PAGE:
The field of generative AI is rapidly evolving, showing remarkable potential to augment human creativity and self-expression. In 2022, we made the leap from image generation to video generation in the span of a few months. And at this year’s Meta Connect, we announced several new developments, including Emu, our first foundational model for image generation. Technology from Emu underpins many of our generative AI experiences, some AI image editing tools for Instagram that let you take a photo and change its visual style or background, and the Imagine feature within Meta AI that lets you generate photorealistic images directly in messages with that assistant or in group chats across our family of apps. Our work in this exciting field is ongoing, and today, we’re announcing new research into controlled image editing based solely on text instructions and a method for text-to-video generation based on diffusion models.
Emu Video: A simple factorized method for high-quality video generation
Whether or not you’ve personally used an AI image generation tool, you’ve likely seen the results: Visually distinct, often highly stylized and detailed, these images on their own can be quite striking—and the impact increases when you bring them to life by adding movement.
With Emu Video, which leverages our Emu model, we present a simple method for text-to-video generation based on diffusion models. This is a unified architecture for video generation tasks that can respond to a variety of inputs: text only, image only, and both text and image. We’ve split the process into two steps: first, generating images conditioned on a text prompt, and then generating video conditioned on both the text and the generated image. This “factorized” or split approach to video generation lets us train video generation models efficiently. We show that factorized video generation can be implemented via a single diffusion model. We present critical design decisions, like adjusting noise schedules for video diffusion, and multi-stage training that allows us to directly generate higher-resolution videos.
Unlike prior work that requires a deep cascade of models (e.g., five models for Make-A-Video), our state-of-the-art approach is simple to implement and uses just two diffusion models to generate 512x512 four-second long videos at 16 frames per second. In human evaluations, our video generations are strongly preferred compared to prior work—in fact, this model was preferred over Make-A-Video by 96% of respondents based on quality and by 85% of respondents based on faithfulness to the text prompt. Finally, the same model can “animate” user-provided images based on a text prompt where it once again sets a new state-of-the-art outperforming prior work by a significant margin.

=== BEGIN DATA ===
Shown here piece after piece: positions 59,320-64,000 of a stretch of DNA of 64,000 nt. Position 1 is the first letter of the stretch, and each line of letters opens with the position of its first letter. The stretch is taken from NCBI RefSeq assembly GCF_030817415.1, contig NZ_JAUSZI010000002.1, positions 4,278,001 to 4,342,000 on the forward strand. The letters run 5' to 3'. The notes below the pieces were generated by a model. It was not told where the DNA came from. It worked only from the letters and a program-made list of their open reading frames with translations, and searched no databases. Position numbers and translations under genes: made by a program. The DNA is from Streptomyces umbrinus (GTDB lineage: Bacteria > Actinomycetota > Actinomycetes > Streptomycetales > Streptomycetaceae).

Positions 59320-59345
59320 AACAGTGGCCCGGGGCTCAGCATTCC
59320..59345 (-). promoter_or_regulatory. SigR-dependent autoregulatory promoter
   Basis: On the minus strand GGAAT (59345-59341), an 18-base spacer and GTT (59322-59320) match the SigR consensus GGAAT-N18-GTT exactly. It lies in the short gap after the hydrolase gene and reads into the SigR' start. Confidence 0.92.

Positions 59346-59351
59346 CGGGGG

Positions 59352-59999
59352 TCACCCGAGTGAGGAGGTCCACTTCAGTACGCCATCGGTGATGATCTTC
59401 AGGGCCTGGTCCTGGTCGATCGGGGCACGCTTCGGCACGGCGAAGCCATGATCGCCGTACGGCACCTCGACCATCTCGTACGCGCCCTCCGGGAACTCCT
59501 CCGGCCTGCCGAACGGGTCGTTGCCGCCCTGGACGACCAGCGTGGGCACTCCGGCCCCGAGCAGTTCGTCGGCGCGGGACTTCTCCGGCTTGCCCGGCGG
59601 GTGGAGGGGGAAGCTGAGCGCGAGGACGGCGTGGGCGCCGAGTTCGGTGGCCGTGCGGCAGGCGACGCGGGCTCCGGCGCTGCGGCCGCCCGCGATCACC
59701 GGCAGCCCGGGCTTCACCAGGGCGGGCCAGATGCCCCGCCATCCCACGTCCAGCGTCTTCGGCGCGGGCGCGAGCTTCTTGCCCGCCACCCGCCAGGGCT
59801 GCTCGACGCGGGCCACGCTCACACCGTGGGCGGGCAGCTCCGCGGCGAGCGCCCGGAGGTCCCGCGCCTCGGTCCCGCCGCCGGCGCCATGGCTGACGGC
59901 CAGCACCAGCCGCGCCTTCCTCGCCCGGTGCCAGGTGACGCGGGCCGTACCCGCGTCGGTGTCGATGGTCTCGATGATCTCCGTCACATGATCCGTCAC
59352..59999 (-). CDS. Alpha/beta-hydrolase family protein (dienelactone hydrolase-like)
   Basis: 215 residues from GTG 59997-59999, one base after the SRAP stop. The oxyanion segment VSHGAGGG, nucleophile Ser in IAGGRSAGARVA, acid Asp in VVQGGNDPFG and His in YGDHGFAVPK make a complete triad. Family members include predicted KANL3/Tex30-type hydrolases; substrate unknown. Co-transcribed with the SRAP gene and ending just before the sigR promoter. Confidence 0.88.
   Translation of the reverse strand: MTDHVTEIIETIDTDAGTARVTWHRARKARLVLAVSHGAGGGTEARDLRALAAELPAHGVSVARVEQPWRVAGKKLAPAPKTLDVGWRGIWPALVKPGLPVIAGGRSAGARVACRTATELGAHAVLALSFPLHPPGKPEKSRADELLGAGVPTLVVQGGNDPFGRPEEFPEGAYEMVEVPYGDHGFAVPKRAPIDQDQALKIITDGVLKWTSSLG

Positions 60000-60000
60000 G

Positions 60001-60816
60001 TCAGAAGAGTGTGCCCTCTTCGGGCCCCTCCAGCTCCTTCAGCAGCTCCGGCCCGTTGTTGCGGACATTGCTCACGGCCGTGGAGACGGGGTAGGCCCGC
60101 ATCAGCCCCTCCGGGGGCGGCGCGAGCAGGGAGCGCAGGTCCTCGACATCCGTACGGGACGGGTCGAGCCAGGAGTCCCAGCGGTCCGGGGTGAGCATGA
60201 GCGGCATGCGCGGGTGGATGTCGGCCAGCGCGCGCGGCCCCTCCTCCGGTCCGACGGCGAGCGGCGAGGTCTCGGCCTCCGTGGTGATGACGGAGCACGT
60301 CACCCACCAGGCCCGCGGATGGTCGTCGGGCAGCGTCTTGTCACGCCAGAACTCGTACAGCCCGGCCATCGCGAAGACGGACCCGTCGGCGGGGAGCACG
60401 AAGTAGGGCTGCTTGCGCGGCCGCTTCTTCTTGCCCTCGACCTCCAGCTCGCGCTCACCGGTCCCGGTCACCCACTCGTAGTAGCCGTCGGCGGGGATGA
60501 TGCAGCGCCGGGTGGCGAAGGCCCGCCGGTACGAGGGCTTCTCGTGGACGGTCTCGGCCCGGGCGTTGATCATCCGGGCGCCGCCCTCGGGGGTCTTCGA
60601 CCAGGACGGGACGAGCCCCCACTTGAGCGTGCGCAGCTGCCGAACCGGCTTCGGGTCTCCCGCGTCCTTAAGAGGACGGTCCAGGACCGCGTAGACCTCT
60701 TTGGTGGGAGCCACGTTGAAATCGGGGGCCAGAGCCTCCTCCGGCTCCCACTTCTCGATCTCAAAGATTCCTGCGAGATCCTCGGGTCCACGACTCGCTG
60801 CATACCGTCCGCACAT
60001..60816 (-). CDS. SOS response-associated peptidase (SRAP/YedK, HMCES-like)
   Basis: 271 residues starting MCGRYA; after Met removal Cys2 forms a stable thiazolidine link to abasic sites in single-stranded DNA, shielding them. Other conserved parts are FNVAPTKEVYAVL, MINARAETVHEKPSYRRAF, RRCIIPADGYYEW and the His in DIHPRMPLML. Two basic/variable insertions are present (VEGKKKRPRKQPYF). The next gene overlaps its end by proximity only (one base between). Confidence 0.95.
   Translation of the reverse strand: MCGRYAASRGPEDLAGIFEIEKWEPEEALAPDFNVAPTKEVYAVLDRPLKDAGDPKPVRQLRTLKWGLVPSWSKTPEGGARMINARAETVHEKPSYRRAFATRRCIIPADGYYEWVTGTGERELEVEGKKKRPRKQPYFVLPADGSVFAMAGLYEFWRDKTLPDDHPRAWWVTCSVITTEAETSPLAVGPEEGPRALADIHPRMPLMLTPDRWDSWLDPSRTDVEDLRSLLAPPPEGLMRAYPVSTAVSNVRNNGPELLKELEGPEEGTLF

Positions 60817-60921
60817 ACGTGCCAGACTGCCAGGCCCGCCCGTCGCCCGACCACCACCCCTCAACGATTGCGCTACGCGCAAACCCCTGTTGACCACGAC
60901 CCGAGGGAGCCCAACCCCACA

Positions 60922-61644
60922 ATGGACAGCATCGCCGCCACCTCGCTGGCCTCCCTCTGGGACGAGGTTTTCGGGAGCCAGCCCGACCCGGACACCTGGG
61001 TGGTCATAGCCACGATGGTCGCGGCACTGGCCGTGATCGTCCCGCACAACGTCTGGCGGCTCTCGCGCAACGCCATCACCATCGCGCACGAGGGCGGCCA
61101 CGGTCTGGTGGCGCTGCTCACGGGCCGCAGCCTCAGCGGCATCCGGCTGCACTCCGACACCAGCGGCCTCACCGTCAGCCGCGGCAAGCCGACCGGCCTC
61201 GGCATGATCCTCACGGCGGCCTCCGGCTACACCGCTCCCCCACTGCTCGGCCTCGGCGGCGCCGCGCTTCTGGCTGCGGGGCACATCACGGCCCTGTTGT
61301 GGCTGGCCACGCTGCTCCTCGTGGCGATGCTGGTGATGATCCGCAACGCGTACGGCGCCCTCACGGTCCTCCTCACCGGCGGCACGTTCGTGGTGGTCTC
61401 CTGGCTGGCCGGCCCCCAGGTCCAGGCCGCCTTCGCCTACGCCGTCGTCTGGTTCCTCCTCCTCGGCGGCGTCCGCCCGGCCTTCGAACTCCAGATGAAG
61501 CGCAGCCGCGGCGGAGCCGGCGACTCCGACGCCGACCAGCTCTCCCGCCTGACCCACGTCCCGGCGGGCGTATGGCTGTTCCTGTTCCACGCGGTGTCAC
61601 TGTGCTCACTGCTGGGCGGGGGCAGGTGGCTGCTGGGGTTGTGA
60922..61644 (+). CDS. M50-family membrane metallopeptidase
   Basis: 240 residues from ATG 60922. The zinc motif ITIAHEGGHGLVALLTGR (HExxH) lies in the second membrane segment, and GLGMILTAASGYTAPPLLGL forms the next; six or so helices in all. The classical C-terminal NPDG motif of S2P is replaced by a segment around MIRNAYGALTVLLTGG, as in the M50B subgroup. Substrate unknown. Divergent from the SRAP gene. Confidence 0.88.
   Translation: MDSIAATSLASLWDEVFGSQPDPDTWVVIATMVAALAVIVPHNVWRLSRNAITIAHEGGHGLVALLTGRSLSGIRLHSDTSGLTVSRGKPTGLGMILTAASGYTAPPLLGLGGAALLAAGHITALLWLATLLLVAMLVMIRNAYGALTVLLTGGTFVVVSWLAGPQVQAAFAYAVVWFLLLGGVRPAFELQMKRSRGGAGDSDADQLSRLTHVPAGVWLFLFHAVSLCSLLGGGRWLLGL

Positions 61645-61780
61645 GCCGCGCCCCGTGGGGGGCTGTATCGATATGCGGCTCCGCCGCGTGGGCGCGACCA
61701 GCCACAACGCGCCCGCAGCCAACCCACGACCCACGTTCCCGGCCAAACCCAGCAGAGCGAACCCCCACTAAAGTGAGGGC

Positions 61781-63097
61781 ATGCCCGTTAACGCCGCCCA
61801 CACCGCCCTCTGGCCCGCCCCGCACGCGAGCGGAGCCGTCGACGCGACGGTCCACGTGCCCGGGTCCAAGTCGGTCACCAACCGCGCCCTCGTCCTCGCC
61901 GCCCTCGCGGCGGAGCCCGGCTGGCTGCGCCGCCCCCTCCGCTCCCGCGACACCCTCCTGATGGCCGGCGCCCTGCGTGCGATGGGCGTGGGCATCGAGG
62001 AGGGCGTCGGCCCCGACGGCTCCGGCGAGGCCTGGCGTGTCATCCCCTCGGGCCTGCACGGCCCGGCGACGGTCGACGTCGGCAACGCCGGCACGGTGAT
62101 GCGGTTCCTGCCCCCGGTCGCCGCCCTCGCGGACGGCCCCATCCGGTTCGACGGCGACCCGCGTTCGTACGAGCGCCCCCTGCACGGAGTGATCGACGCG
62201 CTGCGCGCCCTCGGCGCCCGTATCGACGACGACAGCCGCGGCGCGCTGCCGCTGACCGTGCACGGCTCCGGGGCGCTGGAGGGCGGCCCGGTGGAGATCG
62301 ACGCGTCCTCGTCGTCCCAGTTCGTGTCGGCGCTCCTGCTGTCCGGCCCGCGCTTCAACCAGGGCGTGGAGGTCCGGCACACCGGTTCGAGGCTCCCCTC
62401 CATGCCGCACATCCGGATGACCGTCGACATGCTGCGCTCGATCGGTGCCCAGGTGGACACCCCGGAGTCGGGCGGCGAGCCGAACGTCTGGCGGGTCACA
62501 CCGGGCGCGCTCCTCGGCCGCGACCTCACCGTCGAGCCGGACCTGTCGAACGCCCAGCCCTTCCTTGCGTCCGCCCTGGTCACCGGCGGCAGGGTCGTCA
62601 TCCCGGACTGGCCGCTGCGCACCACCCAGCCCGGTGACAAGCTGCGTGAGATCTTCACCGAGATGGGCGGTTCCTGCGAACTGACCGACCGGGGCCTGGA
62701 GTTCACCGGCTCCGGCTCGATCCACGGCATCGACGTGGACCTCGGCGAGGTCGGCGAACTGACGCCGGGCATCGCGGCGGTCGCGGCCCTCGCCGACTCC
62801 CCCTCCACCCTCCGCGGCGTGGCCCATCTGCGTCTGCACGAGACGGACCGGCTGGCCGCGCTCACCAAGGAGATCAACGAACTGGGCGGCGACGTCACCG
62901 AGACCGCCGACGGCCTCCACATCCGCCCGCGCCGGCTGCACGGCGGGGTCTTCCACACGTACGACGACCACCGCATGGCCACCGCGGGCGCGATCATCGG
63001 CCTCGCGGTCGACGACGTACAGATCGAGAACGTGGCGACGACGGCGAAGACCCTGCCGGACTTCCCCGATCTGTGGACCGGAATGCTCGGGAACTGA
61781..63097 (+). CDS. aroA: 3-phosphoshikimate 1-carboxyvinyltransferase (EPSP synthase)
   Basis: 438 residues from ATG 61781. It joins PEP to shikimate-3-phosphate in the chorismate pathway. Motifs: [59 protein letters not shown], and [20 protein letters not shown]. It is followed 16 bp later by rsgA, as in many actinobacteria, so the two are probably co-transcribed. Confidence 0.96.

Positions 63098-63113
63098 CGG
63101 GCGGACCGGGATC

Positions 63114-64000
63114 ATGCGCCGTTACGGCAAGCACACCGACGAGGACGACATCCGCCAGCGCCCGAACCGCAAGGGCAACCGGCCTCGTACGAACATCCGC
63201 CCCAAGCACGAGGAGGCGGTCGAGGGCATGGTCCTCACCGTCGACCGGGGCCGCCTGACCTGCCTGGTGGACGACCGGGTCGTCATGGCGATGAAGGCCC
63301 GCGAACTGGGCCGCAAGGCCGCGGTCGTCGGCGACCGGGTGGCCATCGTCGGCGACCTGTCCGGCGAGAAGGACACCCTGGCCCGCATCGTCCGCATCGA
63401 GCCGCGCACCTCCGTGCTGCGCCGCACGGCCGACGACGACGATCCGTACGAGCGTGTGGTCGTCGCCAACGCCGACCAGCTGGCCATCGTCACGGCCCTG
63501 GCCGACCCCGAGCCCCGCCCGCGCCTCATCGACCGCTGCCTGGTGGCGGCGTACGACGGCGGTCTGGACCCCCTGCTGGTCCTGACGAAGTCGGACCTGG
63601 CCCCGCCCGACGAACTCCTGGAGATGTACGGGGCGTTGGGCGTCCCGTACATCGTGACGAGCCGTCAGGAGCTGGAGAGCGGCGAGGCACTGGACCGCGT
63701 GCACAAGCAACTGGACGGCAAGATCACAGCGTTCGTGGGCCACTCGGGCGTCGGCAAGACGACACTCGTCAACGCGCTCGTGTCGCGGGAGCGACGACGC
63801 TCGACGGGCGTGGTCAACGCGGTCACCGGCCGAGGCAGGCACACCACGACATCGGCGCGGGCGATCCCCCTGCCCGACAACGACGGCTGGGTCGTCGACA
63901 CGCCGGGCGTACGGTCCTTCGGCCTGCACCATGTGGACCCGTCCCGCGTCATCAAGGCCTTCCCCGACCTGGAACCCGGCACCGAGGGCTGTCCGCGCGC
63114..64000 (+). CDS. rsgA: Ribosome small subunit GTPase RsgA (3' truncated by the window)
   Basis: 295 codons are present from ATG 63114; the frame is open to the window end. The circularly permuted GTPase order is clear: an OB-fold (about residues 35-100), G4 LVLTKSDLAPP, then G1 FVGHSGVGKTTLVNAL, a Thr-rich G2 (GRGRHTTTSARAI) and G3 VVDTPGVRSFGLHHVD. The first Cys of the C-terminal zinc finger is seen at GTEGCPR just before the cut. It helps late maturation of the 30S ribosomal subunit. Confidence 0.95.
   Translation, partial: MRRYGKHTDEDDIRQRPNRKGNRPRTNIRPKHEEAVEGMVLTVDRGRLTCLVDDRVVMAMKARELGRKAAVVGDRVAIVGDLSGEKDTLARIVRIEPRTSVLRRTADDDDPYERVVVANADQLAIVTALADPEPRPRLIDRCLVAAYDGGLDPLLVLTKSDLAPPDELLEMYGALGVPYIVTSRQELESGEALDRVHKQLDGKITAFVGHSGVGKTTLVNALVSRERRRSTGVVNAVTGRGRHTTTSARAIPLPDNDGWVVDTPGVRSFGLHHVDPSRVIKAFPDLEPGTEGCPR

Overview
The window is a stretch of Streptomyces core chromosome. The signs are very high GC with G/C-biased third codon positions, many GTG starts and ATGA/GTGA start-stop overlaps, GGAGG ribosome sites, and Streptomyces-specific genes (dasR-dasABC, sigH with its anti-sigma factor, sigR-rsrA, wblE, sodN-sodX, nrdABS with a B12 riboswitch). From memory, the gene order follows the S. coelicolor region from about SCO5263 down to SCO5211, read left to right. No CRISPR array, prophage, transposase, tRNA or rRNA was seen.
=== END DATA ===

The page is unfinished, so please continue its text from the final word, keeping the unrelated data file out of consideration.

Emu Edit: Precise image editing via recognition and generation tasks
Of course, the use of generative AI is often a process. You try a prompt, the generated image isn’t quite what you had in mind, so you continue tweaking the prompt until you get to a more desired outcome. That’s why prompt engineering has become a thing. And while instructable image generative models have made significant strides in recent years, they still face limitations when it comes to offering precise control. That’s why we’re introducing Emu Edit, a novel approach that aims to streamline various image manipulation tasks and bring enhanced capabilities and precision to image editing.
Emu Edit is capable of free-form editing through instructions, encompassing tasks such as local and global editing, removing and adding a background, color and geometry transformations, detection and segmentation, and more. Current methods often lean towards either over-modifying or under-performing on various editing tasks. We argue that the primary objective shouldn’t just be about producing a “believable” image. Instead, the model should focus on precisely altering only the pixels relevant to the edit request. Unlike many generative AI models today, Emu Edit precisely follows instructions, ensuring that pixels in the input image unrelated to the instructions remain untouched. For instance, when adding the text “Aloha!” to a baseball cap, the cap itself should remain unchanged.
Our key insight is that incorporating computer vision tasks as instructions to image generation models offers unprecedented control in image generation and editing. Through a detailed examination of both local and global editing tasks, we highlight the vast potential of Emu Edit in executing detailed edit instructions.
In order to train the model, we’ve developed a dataset that contains 10 million synthesized samples, each including an input image, a description of the task to be performed, and the targeted output image. We believe it’s the largest dataset of its kind to date. As a result, our model displays unprecedented edit results in terms of both instruction faithfulness and image quality. In our evaluations, Emu Edit demonstrates superior performance over current methods, producing new state-of-the-art results in both qualitative and quantitative evaluations for a range of image editing tasks.
The road ahead
Although this work is purely fundamental research right now, the potential use cases are clearly evident. Imagine generating your own animated stickers or clever GIFs on the fly to send in the group chat rather than having to search for the perfect media for your reply. Or editing your own photos and images, no technical skills required. Or adding some extra oomph to your Instagram posts by animating static photos. Or generating something entirely new.
While certainly no replacement for professional artists and animators, Emu Video, Emu Edit, and new technologies like them could help people express themselves in new ways—from an art director ideating on a new concept or a creator livening up their latest reel to a best friend sharing a unique birthday greeting. And we think that’s something worth celebrating.